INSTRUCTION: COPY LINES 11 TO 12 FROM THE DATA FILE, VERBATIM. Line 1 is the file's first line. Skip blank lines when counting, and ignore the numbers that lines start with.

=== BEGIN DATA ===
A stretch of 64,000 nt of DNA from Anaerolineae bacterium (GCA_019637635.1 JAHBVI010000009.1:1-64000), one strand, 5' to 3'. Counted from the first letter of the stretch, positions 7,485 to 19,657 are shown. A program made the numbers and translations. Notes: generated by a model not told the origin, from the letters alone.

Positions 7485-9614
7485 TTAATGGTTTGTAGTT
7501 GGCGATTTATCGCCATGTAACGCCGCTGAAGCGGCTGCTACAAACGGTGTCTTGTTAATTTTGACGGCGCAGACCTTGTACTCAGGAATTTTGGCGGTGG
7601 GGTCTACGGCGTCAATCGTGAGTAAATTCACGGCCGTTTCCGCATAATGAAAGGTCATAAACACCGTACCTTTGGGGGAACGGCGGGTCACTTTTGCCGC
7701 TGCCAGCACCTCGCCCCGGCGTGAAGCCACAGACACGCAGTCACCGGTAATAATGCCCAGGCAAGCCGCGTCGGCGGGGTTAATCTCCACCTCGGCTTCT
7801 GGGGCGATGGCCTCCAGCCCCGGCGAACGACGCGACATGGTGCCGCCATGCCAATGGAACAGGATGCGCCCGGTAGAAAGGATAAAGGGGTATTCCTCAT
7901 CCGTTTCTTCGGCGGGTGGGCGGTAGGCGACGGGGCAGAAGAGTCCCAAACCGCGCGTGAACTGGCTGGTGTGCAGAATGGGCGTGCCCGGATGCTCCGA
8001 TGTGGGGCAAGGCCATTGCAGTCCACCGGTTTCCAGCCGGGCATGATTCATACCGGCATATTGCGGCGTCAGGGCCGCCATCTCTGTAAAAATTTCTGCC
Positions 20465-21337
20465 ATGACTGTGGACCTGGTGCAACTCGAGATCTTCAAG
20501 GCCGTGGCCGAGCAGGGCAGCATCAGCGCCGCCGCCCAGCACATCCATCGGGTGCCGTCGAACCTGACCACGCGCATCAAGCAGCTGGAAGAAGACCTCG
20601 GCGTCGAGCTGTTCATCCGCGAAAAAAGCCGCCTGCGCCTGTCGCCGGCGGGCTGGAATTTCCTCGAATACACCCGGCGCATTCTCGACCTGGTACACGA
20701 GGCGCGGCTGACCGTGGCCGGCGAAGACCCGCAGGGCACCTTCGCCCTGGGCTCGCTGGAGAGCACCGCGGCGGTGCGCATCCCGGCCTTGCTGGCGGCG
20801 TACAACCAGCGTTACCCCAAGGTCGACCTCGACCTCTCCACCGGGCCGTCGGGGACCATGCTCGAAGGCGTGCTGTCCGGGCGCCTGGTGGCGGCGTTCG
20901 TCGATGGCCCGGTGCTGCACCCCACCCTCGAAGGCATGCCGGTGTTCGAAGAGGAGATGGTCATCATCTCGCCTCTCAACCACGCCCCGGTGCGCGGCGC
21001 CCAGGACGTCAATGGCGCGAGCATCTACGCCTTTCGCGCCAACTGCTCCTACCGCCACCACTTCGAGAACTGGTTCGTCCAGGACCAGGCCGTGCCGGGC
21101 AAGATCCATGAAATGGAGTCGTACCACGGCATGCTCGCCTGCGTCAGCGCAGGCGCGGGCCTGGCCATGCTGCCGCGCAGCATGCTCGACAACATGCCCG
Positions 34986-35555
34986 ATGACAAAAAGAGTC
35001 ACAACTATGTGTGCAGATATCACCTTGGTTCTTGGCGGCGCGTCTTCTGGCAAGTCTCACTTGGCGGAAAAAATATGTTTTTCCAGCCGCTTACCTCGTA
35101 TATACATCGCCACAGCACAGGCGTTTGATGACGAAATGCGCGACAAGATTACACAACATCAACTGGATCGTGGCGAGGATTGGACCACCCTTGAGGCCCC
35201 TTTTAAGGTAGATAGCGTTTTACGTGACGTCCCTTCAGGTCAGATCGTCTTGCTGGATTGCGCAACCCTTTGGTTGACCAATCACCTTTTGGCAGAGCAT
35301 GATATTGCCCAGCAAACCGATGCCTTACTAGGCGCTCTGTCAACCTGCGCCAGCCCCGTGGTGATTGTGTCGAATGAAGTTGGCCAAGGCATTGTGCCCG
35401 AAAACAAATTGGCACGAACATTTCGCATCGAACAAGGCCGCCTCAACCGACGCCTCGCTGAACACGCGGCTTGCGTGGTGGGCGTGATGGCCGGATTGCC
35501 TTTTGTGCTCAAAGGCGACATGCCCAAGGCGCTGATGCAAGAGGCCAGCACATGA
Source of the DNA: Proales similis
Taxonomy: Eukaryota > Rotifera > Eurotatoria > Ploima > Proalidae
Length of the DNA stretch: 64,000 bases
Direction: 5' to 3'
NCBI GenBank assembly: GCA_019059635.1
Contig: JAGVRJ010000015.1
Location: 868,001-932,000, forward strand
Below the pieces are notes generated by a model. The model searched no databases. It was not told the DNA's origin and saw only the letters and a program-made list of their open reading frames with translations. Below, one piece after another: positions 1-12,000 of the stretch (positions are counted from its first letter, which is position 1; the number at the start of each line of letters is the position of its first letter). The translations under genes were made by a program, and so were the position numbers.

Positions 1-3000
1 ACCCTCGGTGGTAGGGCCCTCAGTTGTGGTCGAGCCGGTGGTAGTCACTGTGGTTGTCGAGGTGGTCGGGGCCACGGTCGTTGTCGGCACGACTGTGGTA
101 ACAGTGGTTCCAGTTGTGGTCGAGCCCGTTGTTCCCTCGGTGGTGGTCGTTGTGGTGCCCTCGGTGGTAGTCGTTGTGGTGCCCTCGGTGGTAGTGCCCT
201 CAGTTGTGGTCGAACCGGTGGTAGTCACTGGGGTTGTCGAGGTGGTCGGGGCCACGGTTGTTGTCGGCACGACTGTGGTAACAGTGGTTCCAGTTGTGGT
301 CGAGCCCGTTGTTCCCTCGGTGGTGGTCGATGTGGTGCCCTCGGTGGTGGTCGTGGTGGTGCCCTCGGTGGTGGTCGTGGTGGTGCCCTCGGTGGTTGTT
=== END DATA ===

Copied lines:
20465 ATGACTGTGGACCTGGTGCAACTCGAGATCTTCAAG
20501 GCCGTGGCCGAGCAGGGCAGCATCAGCGCCGCCGCCCAGCACATCCATCGGGTGCCGTCGAACCTGACCACGCGCATCAAGCAGCTGGAAGAAGACCTCG